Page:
Just in time for the holidays, one lawmaker wants to taxA tax is a mandatory payment or charge collected by local, state, and national governments from individuals or businesses to cover the costs of general government services, goods, and activities. New York City residents $3 for every package they order online, excluding food and medicine. The legislature wouldn’t be able to take up the idea in time to turn it into a Scrooge Tax on gifts mailed to friends and family this holiday season, but there’s still something humbug about the whole idea. It’s a tax on every New York City resident who would prefer not to spend too much time in crowded stores during a pandemic and who benefits from the low prices and convenience offered by many online retailers. It’s a tax that hits Jacob Marley far worse than Ebenezer Scrooge.
In an op-ed in the New York Daily News, Assemblyman Robert Carroll (D-Brooklyn) and Transport Workers Union President John Samuelson write of a “delivery siege” that will “only get worse.” (The tax would benefit the Metropolitan Transportation Authority, hence Samuelson’s interest.) They write of the scourge of delivery vehicles and their emissions, though even in New York City, not everyone dissuaded from purchasing online will take the subway rather than driving (far worse for both congestion and emissions). And for many residents, that supposed “delivery siege” is a lifeline in uncertain times.
“A delivery surcharge would incentive some consumers to patronize neighborhood businesses instead of reflexively ordering items online from Amazon, Walmart, Etsy or eBay. They might be reminded how local mom-and-pop stores, and bigger retailers like Bloomingdale’s and Macy’s, are part of what makes a city dynamic, diverse and interesting,” the two write, though it is not immediately clear why Bloomingdale’s is inherently more virtuous than an Etsy shop.
And while a tax of $3 per package may hurt Amazon and Walmart indirectly, it’s really a tax on the people who benefit from the competitive prices and convenience those and other online retailers often provide. Low-income earners who take extra trips, during a pandemic, to shop in person at potentially higher prices to avoid a $3 per package tax are not better off for being “reminded” of the options they were already able to weigh when they decided to purchase online.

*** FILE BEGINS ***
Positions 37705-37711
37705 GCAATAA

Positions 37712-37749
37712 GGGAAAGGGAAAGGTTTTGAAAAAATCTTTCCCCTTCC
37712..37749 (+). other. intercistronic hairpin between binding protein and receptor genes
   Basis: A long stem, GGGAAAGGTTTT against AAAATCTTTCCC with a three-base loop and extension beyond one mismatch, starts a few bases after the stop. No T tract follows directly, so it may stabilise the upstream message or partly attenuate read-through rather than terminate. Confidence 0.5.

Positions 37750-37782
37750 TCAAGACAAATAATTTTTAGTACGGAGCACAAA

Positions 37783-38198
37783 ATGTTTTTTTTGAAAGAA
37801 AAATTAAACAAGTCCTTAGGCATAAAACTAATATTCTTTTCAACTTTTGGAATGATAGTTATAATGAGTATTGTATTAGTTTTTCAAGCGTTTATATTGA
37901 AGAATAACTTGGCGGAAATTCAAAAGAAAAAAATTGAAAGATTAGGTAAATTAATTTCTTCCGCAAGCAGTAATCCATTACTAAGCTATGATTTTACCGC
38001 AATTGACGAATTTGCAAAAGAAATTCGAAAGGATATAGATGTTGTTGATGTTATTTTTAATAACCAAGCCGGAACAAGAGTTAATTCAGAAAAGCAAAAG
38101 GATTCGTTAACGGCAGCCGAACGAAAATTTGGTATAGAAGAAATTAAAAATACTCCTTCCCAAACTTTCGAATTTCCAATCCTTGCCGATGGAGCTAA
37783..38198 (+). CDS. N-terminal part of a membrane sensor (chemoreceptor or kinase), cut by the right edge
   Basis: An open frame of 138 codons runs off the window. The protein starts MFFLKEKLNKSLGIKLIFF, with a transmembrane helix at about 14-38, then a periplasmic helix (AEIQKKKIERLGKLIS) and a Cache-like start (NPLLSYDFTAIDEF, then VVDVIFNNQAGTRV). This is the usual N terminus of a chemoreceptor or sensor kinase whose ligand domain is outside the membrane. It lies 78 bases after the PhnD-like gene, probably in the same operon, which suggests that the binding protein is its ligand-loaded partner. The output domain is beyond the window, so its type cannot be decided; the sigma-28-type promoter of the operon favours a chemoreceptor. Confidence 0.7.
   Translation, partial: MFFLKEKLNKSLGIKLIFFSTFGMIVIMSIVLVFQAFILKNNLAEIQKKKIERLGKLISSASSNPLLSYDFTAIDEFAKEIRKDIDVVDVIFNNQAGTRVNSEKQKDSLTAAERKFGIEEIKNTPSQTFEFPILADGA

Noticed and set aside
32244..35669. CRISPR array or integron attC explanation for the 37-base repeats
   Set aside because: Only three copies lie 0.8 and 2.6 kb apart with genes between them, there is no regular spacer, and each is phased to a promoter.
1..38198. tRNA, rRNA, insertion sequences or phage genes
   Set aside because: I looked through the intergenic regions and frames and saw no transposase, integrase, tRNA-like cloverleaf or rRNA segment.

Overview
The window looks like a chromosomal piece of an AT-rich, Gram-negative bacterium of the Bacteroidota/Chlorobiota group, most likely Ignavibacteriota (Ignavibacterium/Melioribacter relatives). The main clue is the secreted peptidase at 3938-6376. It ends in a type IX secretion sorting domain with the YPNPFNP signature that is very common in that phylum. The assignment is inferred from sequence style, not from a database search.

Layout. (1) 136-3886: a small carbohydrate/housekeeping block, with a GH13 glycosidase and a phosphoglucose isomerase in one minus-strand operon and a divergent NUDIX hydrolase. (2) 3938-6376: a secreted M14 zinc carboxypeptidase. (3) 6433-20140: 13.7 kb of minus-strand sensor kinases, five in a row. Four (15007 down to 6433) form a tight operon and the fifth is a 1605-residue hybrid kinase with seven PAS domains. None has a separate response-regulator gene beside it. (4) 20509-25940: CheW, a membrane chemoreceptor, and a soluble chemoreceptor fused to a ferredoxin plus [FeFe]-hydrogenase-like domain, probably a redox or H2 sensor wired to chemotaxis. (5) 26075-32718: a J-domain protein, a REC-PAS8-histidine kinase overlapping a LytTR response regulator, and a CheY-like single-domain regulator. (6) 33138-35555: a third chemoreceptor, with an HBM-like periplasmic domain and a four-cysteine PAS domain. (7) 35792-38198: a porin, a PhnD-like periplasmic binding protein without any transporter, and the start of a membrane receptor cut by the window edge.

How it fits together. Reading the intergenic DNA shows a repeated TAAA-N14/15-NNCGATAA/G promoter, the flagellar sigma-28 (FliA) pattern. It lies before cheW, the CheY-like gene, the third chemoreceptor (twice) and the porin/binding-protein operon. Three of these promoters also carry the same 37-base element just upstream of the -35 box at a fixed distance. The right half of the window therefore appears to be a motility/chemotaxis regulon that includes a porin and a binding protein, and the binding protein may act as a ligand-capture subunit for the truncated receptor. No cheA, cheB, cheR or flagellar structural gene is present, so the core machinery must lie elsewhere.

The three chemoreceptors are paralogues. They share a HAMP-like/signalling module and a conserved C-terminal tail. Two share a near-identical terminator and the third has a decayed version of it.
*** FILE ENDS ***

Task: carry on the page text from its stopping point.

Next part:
If the tax succeeds in reducing online purchases, it will not generate the projected revenue. If it fails to shift many additional purchases to brick-and-mortar shops, it merely penalizes New York City residents for shopping online during a pandemic.
Even when purchases are still made online, such a tax could have unintended consequences. A per-package tax favors large retailers over smaller niche ones: Amazon can consolidate your books, electronics, clothing, toys, and household items in a single box, whereas ordering items separately from multiple retailers would incur additional taxes. Proponents of the tax might consider that good—it is better for the environment—but pushing people toward a small number of large retailers is inconsistent with the stated secondary goal of urging people to frequent more small businesses.
According to Carroll and Samuelson, an estimated 1.8 million packages are delivered to residences in New York City every day, and there’s extraordinary efficiency and convenience in that. That people of all income levels have unprecedented access to a staggering array of goods at affordable prices is a triumph, not a tragedy. Sermonizing on materialism has its place, but not from government officials. It is emphatically not the role of government to wield taxes with the intention of constraining consumer choice and driving up consumer costs. If the tax burden itself is considered a perk, not a necessity, then it’s a sin tax—and if New Yorkers staying home more during a pandemic is a sin, it’s one for which very few are ready to repent.
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